Conventional software configuration is backwards.
If you want an HTTP server to listen on port 80 and serve some directory full of files, you tell the service to bind to port 80 and pass it the path of the files to serve:
$ http-server --port 80 --files /srv/www Serving `/srv/www` via HTTP on port 80.
This is backwards. Let's call this kind of configuration "internal configuration", because it's configuration that happens inside programs.
Instead, processes should declare a namespace of resources that they consume or produce:
$ mount http-server /http Mounted `http-server` instance at `/http`. $ tree /http /http /socket /listen /imports /files
After mounting, resources would be mapped as you see fit, from outside the process, without having to stop or reconfigure the service:
$ listen 80 /http/socket/listen Connections to port 80 are being forwarded to socket `/http/socket/listen`. $ export /srv/www /http/imports/files Filesystem `/srv/www` exported to `/http/imports/files`.
Let's call this "external configuration", because it's configuration that happens outside programs.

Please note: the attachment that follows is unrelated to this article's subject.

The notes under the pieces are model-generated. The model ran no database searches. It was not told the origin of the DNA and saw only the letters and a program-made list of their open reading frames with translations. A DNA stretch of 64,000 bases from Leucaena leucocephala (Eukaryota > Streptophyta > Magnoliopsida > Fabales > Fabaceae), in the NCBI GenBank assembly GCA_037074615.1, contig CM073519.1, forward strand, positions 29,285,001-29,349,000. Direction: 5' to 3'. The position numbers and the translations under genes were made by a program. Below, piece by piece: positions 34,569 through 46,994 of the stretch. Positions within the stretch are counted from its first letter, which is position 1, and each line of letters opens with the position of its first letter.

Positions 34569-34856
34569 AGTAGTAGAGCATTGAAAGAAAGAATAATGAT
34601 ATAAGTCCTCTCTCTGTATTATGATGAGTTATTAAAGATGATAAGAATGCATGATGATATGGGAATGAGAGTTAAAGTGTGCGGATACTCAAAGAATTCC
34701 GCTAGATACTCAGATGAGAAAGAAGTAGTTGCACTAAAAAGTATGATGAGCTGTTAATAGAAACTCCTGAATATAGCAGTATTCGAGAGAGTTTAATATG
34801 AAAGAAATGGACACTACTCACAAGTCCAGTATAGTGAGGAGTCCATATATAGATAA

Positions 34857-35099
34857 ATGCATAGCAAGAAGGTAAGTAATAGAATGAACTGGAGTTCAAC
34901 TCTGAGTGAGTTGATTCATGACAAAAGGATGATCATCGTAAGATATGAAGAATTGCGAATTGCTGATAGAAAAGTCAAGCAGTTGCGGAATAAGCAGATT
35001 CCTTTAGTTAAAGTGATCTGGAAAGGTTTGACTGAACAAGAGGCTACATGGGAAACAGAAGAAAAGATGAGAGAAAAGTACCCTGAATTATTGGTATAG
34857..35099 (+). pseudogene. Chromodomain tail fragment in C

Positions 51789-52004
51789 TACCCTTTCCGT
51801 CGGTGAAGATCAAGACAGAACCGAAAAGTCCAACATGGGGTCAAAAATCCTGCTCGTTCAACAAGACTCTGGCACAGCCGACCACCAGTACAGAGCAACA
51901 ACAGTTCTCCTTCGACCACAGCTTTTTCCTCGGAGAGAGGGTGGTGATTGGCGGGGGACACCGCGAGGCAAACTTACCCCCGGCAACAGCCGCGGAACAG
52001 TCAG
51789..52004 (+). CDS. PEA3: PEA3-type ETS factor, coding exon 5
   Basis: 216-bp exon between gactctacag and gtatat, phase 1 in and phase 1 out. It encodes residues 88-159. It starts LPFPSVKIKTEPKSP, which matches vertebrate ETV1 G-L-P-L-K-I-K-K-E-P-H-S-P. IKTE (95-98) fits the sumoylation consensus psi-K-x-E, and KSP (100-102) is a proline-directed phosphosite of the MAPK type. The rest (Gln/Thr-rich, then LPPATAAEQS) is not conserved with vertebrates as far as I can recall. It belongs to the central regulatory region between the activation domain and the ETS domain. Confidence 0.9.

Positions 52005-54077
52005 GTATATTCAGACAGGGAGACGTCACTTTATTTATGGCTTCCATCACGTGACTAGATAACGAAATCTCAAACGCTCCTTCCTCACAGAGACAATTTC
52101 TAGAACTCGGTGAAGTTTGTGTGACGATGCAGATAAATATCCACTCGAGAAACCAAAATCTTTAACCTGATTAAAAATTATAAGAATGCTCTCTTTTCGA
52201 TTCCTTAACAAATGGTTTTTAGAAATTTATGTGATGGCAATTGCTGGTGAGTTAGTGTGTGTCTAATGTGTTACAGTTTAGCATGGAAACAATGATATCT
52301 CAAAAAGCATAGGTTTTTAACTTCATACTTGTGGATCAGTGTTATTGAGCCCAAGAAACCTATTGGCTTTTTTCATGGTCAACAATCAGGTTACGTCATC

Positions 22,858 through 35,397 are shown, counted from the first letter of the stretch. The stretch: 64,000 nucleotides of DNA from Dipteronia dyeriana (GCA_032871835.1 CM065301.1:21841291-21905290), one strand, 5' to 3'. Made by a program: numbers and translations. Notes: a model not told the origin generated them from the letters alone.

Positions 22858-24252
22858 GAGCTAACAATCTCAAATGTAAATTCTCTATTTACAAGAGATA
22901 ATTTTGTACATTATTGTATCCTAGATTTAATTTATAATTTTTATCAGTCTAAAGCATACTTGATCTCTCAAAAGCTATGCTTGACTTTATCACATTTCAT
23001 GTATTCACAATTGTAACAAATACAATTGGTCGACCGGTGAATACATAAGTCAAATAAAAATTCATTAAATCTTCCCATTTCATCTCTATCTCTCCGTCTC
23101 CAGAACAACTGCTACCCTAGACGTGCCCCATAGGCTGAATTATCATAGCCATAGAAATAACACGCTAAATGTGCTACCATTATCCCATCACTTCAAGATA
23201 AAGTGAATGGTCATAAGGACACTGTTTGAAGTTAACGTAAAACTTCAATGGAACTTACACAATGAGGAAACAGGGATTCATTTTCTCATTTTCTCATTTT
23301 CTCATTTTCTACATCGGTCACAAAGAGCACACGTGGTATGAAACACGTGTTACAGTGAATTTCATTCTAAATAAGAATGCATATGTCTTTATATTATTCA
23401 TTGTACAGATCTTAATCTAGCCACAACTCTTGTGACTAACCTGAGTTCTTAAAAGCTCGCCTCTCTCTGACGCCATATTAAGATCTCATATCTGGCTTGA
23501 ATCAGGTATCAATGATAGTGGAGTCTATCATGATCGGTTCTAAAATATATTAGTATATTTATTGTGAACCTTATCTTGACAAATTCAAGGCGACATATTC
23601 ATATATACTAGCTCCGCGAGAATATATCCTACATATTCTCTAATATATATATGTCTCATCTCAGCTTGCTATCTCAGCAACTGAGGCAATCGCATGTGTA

External configuration has a number of benefits:
Uniformity. Consistent configuration. Configure using system tools, not binary-specific flags and configuration files. System tools can be featureful, well documented, and universal.
Security. Processes have no permissions that they aren't specifically granted. Processes cannot "ask" for permissions.
Dynamic reconfiguration. Processes can be reconfigured on the fly.
Faster development. Internal configuration requires developers of each program to supply options for binding ports, consuming filesystem trees, exporting filesystem trees, and dynamic reconfiguration. With external configuration, developers export resources, and configuration and consumption of those resources is handled externally.